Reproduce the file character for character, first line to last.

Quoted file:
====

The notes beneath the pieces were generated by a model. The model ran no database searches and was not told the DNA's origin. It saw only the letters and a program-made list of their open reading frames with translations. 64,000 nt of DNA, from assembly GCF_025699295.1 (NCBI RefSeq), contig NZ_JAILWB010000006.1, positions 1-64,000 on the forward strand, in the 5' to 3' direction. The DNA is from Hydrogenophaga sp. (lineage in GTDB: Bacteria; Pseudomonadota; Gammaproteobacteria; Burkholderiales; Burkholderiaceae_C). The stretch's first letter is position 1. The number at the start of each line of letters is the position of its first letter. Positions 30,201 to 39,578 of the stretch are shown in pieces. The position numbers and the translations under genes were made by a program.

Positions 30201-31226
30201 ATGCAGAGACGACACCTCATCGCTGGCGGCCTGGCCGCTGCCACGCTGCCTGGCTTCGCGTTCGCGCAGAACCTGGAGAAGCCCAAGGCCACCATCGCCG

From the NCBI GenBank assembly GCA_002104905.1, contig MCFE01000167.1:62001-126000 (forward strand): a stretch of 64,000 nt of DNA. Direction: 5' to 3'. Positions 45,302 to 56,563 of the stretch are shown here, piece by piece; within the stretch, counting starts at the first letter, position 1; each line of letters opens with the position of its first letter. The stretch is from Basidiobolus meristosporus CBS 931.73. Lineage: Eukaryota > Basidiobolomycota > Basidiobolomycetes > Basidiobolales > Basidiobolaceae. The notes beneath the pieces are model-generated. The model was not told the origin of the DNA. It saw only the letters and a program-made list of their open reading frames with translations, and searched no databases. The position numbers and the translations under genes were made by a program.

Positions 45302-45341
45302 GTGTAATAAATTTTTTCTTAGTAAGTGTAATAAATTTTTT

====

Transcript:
The notes beneath the pieces were generated by a model. The model ran no database searches and was not told the DNA's origin. It saw only the letters and a program-made list of their open reading frames with translations. 64,000 nt of DNA, from assembly GCF_025699295.1 (NCBI RefSeq), contig NZ_JAILWB010000006.1, positions 1-64,000 on the forward strand, in the 5' to 3' direction. The DNA is from Hydrogenophaga sp. (lineage in GTDB: Bacteria; Pseudomonadota; Gammaproteobacteria; Burkholderiales; Burkholderiaceae_C). The stretch's first letter is position 1. The number at the start of each line of letters is the position of its first letter. Positions 30,201 to 39,578 of the stretch are shown in pieces. The position numbers and the translations under genes were made by a program.

Positions 30201-31226
30201 ATGCAGAGACGACACCTCATCGCTGGCGGCCTGGCCGCTGCCACGCTGCCTGGCTTCGCGTTCGCGCAGAACCTGGAGAAGCCCAAGGCCACCATCGCCG

From the NCBI GenBank assembly GCA_002104905.1, contig MCFE01000167.1:62001-126000 (forward strand): a stretch of 64,000 nt of DNA. Direction: 5' to 3'. Positions 45,302 to 56,563 of the stretch are shown here, piece by piece; within the stretch, counting starts at the first letter, position 1; each line of letters opens with the position of its first letter. The stretch is from Basidiobolus meristosporus CBS 931.73. Lineage: Eukaryota > Basidiobolomycota > Basidiobolomycetes > Basidiobolales > Basidiobolaceae. The notes beneath the pieces are model-generated. The model was not told the origin of the DNA. It saw only the letters and a program-made list of their open reading frames with translations, and searched no databases. The position numbers and the translations under genes were made by a program.

Positions 45302-45341
45302 GTGTAATAAATTTTTTCTTAGTAAGTGTAATAAATTTTTT